Stock Identification Methods

2nd Edition

Applications in Fishery Science

Editors: Steven Cadrin Lisa A. Kerr Stefano Mariani
Hardcover ISBN: 9780123970039
eBook ISBN: 9780123972583
Imprint: Academic Press
Published Date: 29th October 2013
Page Count: 588
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Stock Identification Methods, 2e, continues to provide a comprehensive review of the various disciplines used to study the population structure of fishery resources. It represents the worldwide experience and perspectives of experts on each method, assembled through a working group of the International Council for the Exploration of the Sea. The book is organized to foster interdisciplinary analyses and conclusions about stock structure, a crucial topic for fishery science and management.

Technological advances have promoted the development of stock identification methods in many directions, resulting in a confusing variety of approaches. Based on central tenets of population biology and management needs, this valuable resource offers a unified framework for understanding stock structure by promoting an understanding of the relative merits and sensitivities of each approach.

Key Features

  • Describes 18 distinct approaches to stock identification grouped into sections on life history traits, environmental signals, genetic analyses, and applied marks
  • Features experts' reviews of benchmark case studies, general protocols, and the strengths and weaknesses of each identification method
  • Reviews statistical techniques for exploring stock patterns, testing for differences among putative stocks, stock discrimination, and stock composition analysis
  • Focuses on the challenges of interpreting data and managing mixed-stock fisheries


Fishery scientists and managers; students studying fish biology and related aquatic sciences

Table of Contents

List of Contributors



New to this Edition

Chapter One. Stock Identification Methods: An Overview





Chapter Two. The Unit Stock Concept: Bounded Fish and Fisheries


2.1 The Unit Stock Imperative

2.2 Operational Definitions of Unit Stock

2.3 Fishing across Boundaries

2.4 Mixed and Shifting Stocks

2.5 Complex Life Cycles

2.6 Stocks as Closed Populations

2.7 Natal Homing Mechanisms

2.8 “Self-Recruitment” in Reef Fishes

2.9 Open Populations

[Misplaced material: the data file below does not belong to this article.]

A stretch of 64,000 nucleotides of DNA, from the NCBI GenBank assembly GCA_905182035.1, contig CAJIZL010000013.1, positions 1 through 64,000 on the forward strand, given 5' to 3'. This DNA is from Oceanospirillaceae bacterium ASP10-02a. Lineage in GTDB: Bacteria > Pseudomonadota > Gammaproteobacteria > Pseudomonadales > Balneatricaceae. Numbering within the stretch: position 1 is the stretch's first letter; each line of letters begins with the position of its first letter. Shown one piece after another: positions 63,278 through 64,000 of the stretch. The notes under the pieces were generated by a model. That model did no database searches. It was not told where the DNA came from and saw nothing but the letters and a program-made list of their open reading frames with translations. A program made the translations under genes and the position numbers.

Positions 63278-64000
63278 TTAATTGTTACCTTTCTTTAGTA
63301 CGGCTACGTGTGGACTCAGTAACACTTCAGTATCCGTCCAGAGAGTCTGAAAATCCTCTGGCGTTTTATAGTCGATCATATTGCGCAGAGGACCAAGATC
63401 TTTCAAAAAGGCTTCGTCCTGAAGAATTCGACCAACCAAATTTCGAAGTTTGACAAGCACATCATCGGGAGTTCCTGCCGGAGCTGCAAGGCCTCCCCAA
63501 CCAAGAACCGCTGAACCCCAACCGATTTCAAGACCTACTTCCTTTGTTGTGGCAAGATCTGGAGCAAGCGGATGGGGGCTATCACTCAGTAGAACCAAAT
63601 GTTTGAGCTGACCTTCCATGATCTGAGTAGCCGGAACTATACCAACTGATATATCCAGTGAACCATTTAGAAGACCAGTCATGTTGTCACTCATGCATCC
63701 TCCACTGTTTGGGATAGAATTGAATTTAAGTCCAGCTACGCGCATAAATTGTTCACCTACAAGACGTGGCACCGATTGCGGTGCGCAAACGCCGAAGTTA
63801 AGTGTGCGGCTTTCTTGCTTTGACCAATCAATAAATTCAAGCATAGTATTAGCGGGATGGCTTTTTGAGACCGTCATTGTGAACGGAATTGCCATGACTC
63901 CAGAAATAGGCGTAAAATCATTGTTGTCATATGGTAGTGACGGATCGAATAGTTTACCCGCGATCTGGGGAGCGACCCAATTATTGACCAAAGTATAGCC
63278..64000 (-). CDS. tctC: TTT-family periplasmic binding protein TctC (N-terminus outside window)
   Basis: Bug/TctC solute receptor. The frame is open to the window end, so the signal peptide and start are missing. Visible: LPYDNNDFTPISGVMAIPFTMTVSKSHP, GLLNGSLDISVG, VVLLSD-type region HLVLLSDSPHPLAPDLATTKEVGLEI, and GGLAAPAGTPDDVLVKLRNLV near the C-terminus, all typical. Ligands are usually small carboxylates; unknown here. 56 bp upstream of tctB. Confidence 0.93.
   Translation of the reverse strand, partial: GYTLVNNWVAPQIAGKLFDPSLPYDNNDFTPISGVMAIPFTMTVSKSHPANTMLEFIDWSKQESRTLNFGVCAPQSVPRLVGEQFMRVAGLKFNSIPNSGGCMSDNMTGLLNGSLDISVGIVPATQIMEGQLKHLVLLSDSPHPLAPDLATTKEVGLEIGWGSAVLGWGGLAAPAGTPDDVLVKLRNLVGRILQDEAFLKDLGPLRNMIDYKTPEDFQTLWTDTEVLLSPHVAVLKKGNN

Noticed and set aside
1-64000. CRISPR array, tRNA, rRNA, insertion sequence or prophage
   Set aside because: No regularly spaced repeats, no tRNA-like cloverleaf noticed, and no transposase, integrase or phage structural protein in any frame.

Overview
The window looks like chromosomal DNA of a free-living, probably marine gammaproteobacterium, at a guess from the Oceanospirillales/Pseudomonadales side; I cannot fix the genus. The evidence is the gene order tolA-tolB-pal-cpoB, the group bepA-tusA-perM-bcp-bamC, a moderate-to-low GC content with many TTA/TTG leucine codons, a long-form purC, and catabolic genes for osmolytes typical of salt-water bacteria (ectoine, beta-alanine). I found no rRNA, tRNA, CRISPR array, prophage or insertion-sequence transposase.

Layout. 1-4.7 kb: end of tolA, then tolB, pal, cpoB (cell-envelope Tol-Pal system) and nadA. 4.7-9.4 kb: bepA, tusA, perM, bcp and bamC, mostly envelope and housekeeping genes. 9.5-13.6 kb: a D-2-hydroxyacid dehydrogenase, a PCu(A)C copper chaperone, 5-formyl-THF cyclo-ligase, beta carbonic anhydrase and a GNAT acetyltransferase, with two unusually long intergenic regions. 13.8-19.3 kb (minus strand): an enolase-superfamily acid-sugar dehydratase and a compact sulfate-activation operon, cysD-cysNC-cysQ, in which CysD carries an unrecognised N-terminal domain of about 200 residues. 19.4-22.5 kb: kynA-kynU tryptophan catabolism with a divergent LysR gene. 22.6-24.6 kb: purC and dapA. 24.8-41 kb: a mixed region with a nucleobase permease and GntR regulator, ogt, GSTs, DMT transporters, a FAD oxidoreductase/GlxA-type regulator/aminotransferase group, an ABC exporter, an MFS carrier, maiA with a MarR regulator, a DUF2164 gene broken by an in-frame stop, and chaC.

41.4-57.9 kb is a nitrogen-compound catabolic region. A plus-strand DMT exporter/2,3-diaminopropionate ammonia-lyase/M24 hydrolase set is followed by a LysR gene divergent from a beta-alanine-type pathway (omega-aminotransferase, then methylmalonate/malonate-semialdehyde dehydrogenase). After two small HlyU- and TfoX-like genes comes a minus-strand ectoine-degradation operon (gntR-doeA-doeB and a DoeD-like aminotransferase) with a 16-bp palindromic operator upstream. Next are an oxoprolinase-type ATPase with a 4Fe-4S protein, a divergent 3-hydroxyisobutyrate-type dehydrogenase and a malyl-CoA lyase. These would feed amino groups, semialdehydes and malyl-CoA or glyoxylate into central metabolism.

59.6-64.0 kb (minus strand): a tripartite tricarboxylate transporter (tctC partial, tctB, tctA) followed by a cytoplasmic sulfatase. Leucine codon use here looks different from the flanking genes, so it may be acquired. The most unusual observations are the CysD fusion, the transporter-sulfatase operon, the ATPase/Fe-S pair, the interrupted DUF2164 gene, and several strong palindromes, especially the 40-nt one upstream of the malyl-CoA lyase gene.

2.10 Between Closed and Open Populations: Connectivity

2.11 What Do We Need to Know to Track Fish Stocks?


Further Reading

Chapter Three. Fishery Management Strategies for Addressing Complex Spatial Structure in Marine Fish Stocks



3.1 Introduction

3.2 Quota Setting

3.3 Spatial Management Strategies

3.4 Summary and Conclusions


Chapter Four. Quantitative Traits



Scope of the Chapter

4.1 Introduction

4.2 Nature of Variation in Quantitative Traits

4.3 Disentangling Sources of Phenotypic Variation

4.4 Conclusions


Chapter Five. The Continuing Role of Life History Parameters to Identify Stock Structure




5.1 Introduction

5.2 Distribution and Abundance

5.3 Size and Age

5.4 Reproduction and Recruitment

5.5 Conclusions


Chapter Six. Morphometric Landmarks



6.1 Introduction

6.2 Methodological Protocols

6.3 Interpretation of Morphometric Differences

6.4 Discussio


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© Academic Press 2014
Academic Press
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About the Editor

Steven Cadrin

Affiliations and Expertise

Northeast Fisheries Science Center, Woods Hole, MA, USA

Lisa A. Kerr

Lisa Kerr is a fisheries ecologist at the Gulf of Maine Research Institute (Portland, ME). Lisa is broadly interested in understanding the structure and dynamics of fish populations, with the goal of enhancing our ability to sustainably manage fisheries and ecosystems as a whole. She is particularly motivated to identify complex stock structure and understand the role it plays in the stability and resilience of local and regional populations. Lisa employs a diverse skill set to address critical ecological questions related to population structure that are also directly applicable to fisheries management. Her expertise includes structural analysis of fish hard parts (e.g. otoliths, vertebrae) and the application of the chemical methods (stable isotope, radioisotope, and trace element analysis) to these structures. She also uses mathematical modeling as a tool to understand how biocomplexity within fish stocks (e.g., spatial structure, connectivity, life cycle diversity) impacts their response to natural climatic oscillations, climate change, fishing, and management measures.

Affiliations and Expertise

Gulf of Maine Research Institute, Portland, ME, USA

Stefano Mariani

Affiliations and Expertise

School of Environment & Life Sciences, University of Salford, UK